Fishermen at the banks of Ennore Creek overlooking the power plant. Photo: Nachiket Deuskar

Fisherfolk and environmentalists fight to save Ennore Creek

Fishermen and environmentalists proposed six steps to mitigate the problems of Ennore Creek, in a press conference held on Tuesday. This was followed by a protest by the fishermen and environmental activists.

Magsaysay awardee TM Krishna, former State Women’s Commission Chair V. Vasanthi Devi, retired High Court judge Haripanthaman, Executive Director of NGO Arunodhaya Virgil D’Sami and transgender activist Sankari spoke at the conference.

They also launched a ‘Save Ennore Creek’ petition online, urging Tamil Nadu Chief Minister J Jayalalitha to act on the issue before the monsoon this year.

Located in the Thiruvalluvar district of Tamil Nadu, Ennore creek is a backwater connected to the Kosathalaiyar River. Six fishing villages along the creek that rely on its once rich ecology are now under threat.

A ‘Save Ennore Creek’ campaign video

The Buckingham Canal played a vital part in mitigating flood water in the low lying areas of Northern Chennai. Construction over and around the creek and blockage in the canal has severely obstructed the flow of water.

Areas around the creek were badly hit during the floods in December 2015, and the situation hasn’t improved since.

Map of the Ennore Creek showing adjoining industries and fishing villages

Nityanand Jayaraman, an environmental activist, spoke about how North Chennai has been constantly neglected even though it is the most affected regions during the floods.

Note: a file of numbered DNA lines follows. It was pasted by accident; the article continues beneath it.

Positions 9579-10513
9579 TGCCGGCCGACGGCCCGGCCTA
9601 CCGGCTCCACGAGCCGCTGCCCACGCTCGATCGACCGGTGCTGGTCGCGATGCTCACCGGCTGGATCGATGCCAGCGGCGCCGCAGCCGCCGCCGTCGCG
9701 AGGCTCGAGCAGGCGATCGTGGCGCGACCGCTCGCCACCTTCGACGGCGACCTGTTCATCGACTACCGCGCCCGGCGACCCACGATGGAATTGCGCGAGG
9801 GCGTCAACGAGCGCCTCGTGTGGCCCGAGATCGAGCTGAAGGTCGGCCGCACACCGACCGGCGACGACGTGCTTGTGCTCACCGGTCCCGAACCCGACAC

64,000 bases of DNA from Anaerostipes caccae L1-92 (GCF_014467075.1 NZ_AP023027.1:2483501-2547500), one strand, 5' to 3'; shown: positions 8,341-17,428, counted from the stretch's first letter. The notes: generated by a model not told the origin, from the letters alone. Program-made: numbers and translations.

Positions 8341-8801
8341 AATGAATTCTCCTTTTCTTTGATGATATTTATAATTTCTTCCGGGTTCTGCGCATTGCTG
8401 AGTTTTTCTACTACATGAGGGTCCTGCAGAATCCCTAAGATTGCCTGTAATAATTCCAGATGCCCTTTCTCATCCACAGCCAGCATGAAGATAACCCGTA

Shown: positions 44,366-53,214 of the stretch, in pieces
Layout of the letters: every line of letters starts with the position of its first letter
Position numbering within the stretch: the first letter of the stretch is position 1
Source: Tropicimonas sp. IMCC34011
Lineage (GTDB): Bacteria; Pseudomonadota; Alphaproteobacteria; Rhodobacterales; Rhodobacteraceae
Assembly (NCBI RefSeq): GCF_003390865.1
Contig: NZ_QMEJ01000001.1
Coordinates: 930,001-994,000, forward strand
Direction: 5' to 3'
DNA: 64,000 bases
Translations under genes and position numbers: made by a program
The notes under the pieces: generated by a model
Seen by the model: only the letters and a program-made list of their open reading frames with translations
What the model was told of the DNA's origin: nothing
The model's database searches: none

“Many industries, thermal power stations have resulted in debris, fly ash deposits and effluents. The pipelines from these thermal power stations are cracked in many places that are constantly leaking ash. The Buckingham canal is in many places just a barren land. Rivers are removed for infrastructure. If this continues, the north of Chennai might cease to exist”, he warned.

Ash Ponds of the thermal power plants along Ennore Creek; Left 2004, Right 2016.

Justice Hariparanthaman, who led a three member panel to look into the issue, found that public sector firms around the creek, namely the North Chennai Thermal Power Station (NCTPS), Ennore Thermal Power Station and Kamarajar Port Ltd, have causes systematic damage to its biodiversity.

The North Chennai Thermal Power Station (NCTPS); Left 2004, Right 2016.

He said, “This creek is getting destroyed gradually and its depth has been reduced from 15 feet to 1 foot.” He further added that the water gives the residents a lot of skin related problems due to hazardous chemicals discharged in the river.

Speaking for the women of Ennore, Vigil D’Sami said, “The women fisherfolk complain about the lack of trust among the buyers of the fish because of problems related to the area and water quality.” She said that the corporation’s elections must be used properly to project the issue.

Srinivasan RL, Head of Kattukuppam Fishing Cooperative Society said, “All these encroachments are like blockages in one’s blood vessel that can lead to a heart attack. If these blockages are not removed immediately, Chennai can suffer a major heart attack.”

Pipes carrying ash laden water leak into the Kosasthalayar River. Photo: Nityanand Jayaraman

Bringing class divisions into the light, Vasanthi Devi talked about how people in north Chennai are generally ignored as they mainly belong to the lower strata of society.

TM Krishna spoke about open lands or ‘poramboke’ surrounding the creek which soak up and replenish water. He stressed about reclaiming the word ‘poramboke’, which is now considered a bad word by urban planners.

“The negative connotation to the word has made the mainstream media and the general public to avoid the land and the people of the land,” he said.

Pooja Kumar, a member of Coastal Resource Centre said that the power plants must be removed with no further expansion and warned that the Ennore creek will flood even if it rains half as much as last year.

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